Arturo Estrella has a message for recession naysayers: It could hit sooner than you think.Marketsread more
Local governments commonly share single service providers, making many vulnerable at once. On top of this, ransomware has often been used to mask more targeted, malicious...Technologyread more
Salesforce released its first earnings report since its $15.3 billion acquisition of Tableau Software, the company's largest deal ever.Technologyread more
Fed Chairman Jerome Powell faces the tough challenge of presenting a unified voice on Fed policy from the most divided Fed in years.Market Insiderread more
Kudlow also confirmed to CNBC that he supported a tax cut proposal floated earlier Thursday by Sen. Rick Scott, R-Fla.Politicsread more
VMware is following through on its proposal to buy Pivotal, a fellow Dell subsidiary, and expanding into cybersecurity with the acquisition of Carbon Black.Technologyread more
Google says it shut down hundreds of YouTube channels tied to misinformation around the Hong Kong protests.Technologyread more
It is a rare scenario where long-term interest rates suddenly fall below short-term interest rates.Real Estateread more
Investors are rushing to get a piece of its privately held rival Impossible Foods before it goes public, according to the Wall Street Journal.Food & Beverageread more
Weisler has been CEO at the company since 2015 when it split from HPE.Technologyread more
Companies want to know our values and if they work with us, "they want to be aligned with those values," Salesforce co-CEO Keith Block says.Mad Money with Jim Cramerread more
Elon Musk's Boring Co. just landed its first paying customer — a contract to build a loop at the Las Vegas Convention Center.
The board of the Las Vegas Visitors and Convention Authority voted Wednesday to approve a $48.6 million contract with Musk's tunneling company. The loop would move people across 200 acres of conference space with two tunnels for vehicles and three stations, according to the contract. The agency expects construction to begin as early as September.
The authority is spending $1.4 billion to expand and renovate the convention center and sees the LVCC Loop as the kind of technology that helps attract meeting and convention business.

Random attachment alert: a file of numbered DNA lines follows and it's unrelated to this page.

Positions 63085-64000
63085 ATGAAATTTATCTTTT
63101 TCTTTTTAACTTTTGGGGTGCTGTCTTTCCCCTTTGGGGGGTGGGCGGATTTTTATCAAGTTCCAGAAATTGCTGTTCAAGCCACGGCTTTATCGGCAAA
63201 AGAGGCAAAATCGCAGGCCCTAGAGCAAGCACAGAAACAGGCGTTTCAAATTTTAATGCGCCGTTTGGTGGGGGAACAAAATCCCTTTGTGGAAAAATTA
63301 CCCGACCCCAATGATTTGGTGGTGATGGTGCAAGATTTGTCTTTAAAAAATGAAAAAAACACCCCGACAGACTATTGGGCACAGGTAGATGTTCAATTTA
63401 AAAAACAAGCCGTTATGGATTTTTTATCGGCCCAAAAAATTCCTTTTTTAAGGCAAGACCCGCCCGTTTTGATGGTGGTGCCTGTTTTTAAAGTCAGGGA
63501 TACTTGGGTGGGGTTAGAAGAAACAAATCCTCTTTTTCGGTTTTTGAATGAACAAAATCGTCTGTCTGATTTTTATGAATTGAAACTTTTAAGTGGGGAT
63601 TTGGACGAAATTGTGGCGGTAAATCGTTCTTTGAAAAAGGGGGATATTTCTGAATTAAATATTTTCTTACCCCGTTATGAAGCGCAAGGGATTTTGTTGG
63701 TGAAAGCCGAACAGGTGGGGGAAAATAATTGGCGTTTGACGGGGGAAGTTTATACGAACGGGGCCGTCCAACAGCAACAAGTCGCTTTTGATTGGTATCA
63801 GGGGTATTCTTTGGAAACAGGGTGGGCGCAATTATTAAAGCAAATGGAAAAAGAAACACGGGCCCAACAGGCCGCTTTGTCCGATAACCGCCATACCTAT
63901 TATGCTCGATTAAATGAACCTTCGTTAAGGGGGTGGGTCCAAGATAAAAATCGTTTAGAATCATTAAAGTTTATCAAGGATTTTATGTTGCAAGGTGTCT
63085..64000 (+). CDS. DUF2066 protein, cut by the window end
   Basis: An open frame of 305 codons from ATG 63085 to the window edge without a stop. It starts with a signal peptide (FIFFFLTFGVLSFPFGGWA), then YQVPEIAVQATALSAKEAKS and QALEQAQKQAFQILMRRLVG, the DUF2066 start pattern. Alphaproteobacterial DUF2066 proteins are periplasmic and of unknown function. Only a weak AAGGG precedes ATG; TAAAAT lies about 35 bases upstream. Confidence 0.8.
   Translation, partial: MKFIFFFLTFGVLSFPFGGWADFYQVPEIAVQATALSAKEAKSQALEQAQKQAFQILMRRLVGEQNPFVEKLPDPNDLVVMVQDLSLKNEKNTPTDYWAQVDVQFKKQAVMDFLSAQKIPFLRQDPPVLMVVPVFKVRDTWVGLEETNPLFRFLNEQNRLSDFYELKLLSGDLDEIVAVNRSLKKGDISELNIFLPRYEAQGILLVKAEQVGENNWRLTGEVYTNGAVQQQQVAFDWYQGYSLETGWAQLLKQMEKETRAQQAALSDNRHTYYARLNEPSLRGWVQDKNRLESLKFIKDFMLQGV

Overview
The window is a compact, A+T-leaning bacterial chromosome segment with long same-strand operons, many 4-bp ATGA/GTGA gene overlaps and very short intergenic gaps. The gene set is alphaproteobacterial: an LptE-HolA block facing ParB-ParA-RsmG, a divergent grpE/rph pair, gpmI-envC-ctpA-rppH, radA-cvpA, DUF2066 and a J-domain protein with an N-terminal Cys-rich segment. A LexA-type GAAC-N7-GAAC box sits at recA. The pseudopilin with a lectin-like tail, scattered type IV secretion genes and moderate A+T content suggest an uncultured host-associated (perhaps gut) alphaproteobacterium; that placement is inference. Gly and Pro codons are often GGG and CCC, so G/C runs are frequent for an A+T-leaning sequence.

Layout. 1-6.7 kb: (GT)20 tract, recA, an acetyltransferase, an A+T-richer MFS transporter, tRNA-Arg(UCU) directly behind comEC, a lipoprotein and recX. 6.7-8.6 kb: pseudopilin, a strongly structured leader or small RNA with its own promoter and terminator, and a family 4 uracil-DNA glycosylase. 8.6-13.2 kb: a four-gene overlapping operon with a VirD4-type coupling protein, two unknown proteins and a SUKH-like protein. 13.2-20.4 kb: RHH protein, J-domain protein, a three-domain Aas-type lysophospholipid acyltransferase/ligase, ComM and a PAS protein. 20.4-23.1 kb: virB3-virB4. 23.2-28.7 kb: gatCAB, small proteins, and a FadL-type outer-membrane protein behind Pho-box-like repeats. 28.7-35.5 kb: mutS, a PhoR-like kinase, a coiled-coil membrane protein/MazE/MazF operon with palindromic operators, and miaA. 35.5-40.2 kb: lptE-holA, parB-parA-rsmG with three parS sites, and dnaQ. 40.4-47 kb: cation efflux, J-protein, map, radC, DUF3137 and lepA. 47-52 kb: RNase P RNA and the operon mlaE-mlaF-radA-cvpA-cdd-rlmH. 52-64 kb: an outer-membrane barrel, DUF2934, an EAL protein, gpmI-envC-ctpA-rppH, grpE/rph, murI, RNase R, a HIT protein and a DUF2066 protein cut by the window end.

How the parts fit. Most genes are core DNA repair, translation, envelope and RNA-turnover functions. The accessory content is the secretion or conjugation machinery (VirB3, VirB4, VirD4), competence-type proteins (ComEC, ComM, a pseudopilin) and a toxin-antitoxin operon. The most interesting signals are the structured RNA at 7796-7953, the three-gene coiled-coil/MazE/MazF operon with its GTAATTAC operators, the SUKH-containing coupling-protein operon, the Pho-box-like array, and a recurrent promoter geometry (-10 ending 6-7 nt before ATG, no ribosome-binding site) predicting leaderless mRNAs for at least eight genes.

"The Boring Company looks forward to working with LVCC to build a safe, affordable and exciting transportation system in Las Vegas," the company said in a statement.
Las Vegas has other mass transit systems, including a monorail that travels along much of the Strip. But the company that operates the monorail went into bankruptcy in 2010, in part, because of low ticket sales.
The meeting and convention business is increasingly important for Las Vegas' bottom line. Of the 42 million visitors to the city last year, 6.6 million came for meetings. And they came during the weekdays, driving demand for dining, entertainment and gaming, according to data from the visitors and convention authority.
An efficient, high-speed people mover at the convention center might attract even more visitors. Proposals call for an underground loop that connects the entire Las Vegas Strip, McCarren International Airport, the new Raiders stadium and potentially even a route from Los Angeles to Las Vegas.
The Boring Company prides itself on significantly reducing the cost of tunneling, which can run as much as $1 billion per mile, by shrinking tunnel diameters and increasing the speed of the tunnel boring machines. It spent $10 million to roll out a mile-long test tunnel at its Hawthorne facilities in Los Angeles in December.
It's also working on projects in Los Angeles, Chicago and Maryland. Despite fanfare and optimism that accompanied the announcements in those locations, the projects have been stymied by layers of bureaucracy, opposition from neighbors and concerns that mega-tunnels come with a mega-price tag and mega-annoyance of massive projects, such as the Big Dig in Boston or the Second Avenue Subway in New York.
The convention authority plans to have the loop running in time for the Consumer Electronics Show in Las Vegas in January 2021. If it's completed, it would become The Boring Co.'s first commercially operating project.